Cell Types: Eukaryotic versus Prokaryotic

Organisms can be mostly classified into 2 groups, prokaryotes and eukaryotes, which have fundamental differences at the cellular level. Prokaryotes are unicellular organisms that include 2 of the 3 domains of life: bacteria and archaea. Eukaryotes can be single-celled or multicellular organisms and include plants, animals, fungi, and protozoa. Prokaryotic cells consist of a single cytoplasm-filled compartment enclosed by a cell membrane and cell wall, while eukaryotic cells contain a well-organized nucleus contained by a membrane, along with other membrane-bound organelles.

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Eukaryotic Organisms

Eukaryotic organisms include:

  • Protozoans
  • Algae
  • Fungi
  • Plants
  • Animals

Cellular organization

  • Unicellular
  • Multicellular

Cellular characteristics

  • Size:
    • Large
    • 0.5–100 μm in diameter
  • Organization:
    • Compartmentalized in membrane-bound organelles
    • Shape determined by cytoskeleton
    • Endomembrane system (endoplasmic reticulum, Golgi, lysosomes) containing large ribosomes for protein synthesis
  • DNA:
    • Linear
    • Structured in multiple rod-shaped chromosomes
    • Organized and packaged with histones
    • Chromosomes can be haploid (unpaired) or diploid (paired).
    • Stored in membrane-bound nucleus
    • Transcription occurs inside the nucleus; translation occurs in the cytosol.
  • Cell membrane: lipid bilayer 
  • Cell wall:
    • Only present in some cells
    • Composed of cellulose (plants and algae) or chitin (mollusks, insects, crustaceans, fungi)
  • Motility:
    • Flagella
    • Flexible projections made of microtubules
  • Cell division:
    • Meiosis 
    • Mitosis
  • Transport of matter across cell membrane:
    • Simple and facilitated diffusion
    • Phagocytosis
Eukaryotic cell

An eukaryotic cell and its components

Image: “Animal cell structure” by Mariana Ruiz. License: Public Domain

Prokaryotic Organisms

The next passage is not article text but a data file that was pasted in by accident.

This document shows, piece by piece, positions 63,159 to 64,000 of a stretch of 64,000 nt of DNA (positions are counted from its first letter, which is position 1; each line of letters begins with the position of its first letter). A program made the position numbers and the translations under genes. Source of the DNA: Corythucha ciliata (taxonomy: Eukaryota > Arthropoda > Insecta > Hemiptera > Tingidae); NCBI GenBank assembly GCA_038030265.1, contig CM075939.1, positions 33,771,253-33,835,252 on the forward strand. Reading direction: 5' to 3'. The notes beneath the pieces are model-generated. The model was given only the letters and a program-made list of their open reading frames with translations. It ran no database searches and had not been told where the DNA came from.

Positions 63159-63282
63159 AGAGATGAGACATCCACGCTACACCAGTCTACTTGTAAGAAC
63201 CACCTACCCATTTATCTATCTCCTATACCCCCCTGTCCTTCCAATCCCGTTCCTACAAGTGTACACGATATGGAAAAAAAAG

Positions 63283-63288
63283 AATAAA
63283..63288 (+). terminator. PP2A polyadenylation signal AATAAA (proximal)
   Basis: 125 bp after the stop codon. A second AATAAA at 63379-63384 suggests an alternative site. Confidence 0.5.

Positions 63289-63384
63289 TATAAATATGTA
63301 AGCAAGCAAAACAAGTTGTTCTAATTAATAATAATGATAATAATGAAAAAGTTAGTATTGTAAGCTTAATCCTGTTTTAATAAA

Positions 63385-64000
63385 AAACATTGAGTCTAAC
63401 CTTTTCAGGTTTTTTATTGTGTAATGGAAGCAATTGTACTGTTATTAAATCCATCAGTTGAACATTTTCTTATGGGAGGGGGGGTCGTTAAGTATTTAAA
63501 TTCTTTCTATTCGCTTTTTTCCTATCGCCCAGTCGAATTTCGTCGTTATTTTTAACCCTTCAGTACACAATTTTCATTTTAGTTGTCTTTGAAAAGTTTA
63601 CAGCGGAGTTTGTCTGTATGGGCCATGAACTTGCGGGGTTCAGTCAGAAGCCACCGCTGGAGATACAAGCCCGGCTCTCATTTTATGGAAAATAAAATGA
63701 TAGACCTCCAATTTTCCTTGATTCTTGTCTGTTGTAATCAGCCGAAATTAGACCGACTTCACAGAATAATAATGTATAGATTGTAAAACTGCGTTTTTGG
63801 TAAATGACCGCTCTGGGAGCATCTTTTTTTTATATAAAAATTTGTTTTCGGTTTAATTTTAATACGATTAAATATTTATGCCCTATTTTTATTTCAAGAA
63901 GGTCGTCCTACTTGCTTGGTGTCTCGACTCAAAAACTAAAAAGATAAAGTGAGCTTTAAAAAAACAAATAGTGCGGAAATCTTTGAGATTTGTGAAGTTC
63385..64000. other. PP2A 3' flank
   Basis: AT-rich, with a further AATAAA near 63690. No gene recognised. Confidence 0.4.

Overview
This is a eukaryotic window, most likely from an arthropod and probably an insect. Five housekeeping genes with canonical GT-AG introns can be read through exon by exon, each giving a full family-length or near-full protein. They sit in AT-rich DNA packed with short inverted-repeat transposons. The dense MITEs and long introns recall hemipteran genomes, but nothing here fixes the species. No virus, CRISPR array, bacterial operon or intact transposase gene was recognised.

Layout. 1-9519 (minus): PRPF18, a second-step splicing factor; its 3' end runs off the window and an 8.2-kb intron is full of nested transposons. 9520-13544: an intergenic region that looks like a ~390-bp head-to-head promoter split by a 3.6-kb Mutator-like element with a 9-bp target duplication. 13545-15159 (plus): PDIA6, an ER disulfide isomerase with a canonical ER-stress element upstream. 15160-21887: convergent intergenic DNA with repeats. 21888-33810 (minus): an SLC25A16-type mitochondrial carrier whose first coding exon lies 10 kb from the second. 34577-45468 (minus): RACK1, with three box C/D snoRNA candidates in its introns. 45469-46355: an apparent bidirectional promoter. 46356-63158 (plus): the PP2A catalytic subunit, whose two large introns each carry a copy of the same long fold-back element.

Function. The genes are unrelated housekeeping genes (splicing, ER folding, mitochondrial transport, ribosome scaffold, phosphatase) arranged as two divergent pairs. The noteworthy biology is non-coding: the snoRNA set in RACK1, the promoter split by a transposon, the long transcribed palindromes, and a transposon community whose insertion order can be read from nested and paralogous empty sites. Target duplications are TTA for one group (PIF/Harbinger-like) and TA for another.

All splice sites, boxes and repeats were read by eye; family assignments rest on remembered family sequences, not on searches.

Prokaryotic organisms include bacteria and archea.

The cellular organization is unicellular.

Cellular characteristics

  • Size:
    • Small
    • 0.5–100 μm in diameter
  • Organization:
    • No true compartmentalization
    • Metabolic reactions occur freely in cytosol.
    • Ribosomes found free in cytosol
    • Lack cytoskeleton
    • Can have “inclusion bodies”: dense polymerized aggregates of proteins or nutrients
  • DNA:
    • Circular 
    • Organized and packaged with nucleoid-associated proteins (NAPs)                                         
    • Chromosomes are exclusively haploid (unpaired).
    • Single chromosome
    • May have additional extrachromosomal segments of DNA called plasmids
    • Found in the nucleoid (nonmembrane-bound area)
    • Transcription and translation both occur in the cytosol.
  • Cell membrane: lipid bilayer 
  • Cell wall:
    • Found in almost all cells
    • Often composed of peptidoglycan
  • Motility: rigid spiral flagella
  • Cell division: binary fission
  • Transport of matter across cell membrane: simple and facilitated diffusion
Structure of bacteria

Structure of a prokaryotic cell

Image: “Average prokaryote cell” by Mariana Ruiz Villarreal. License: Public Domain
Eukaryotes vs prokaryotes

Eukaryote and prokaryote cell comparison

Image: “The cells of eukaryotes (left) and prokaryotes (right)” by Science Primer. License: Public Domain

Clinical Relevance

  • Bacteria: prokaryotic single-celled microorganisms that are metabolically active and divide by binary fission. Some of these organisms play a significant role in the pathogenesis of diseases. Management of bacterial disease generally involves antibiotics; however, antibiotic choice may vary depending on the bacterial structure and metabolism.
  • Fungi: these organisms belong to the eukaryote domain and, like plants, have cell walls and vacuoles, exhibit cytoplasmic streaming, and are immobile. Almost all fungi, however, have cell walls composed of chitin, not cellulose. Fungi do not carry out photosynthesis but obtain their substrates for metabolism as saprophytes (i.e., they obtain their food from dead matter). An infection caused by a fungus is called a mycosis.

References

  1. Lodish H, Berk A, Zipursky SL, et al. (2000). Molecular Cell Biology. 4th edition. New York: W. H. Freeman. Section 1.3, The Architecture of Cells. https://www.ncbi.nlm.nih.gov/books/NBK21665/
  2. Vellai T, Vida G. (1999). The origin of eukaryotes: the difference between prokaryotic and eukaryotic cells. Proc Biol Sci. 266(1428):1571-7. doi: 10.1098/rspb.1999.0817

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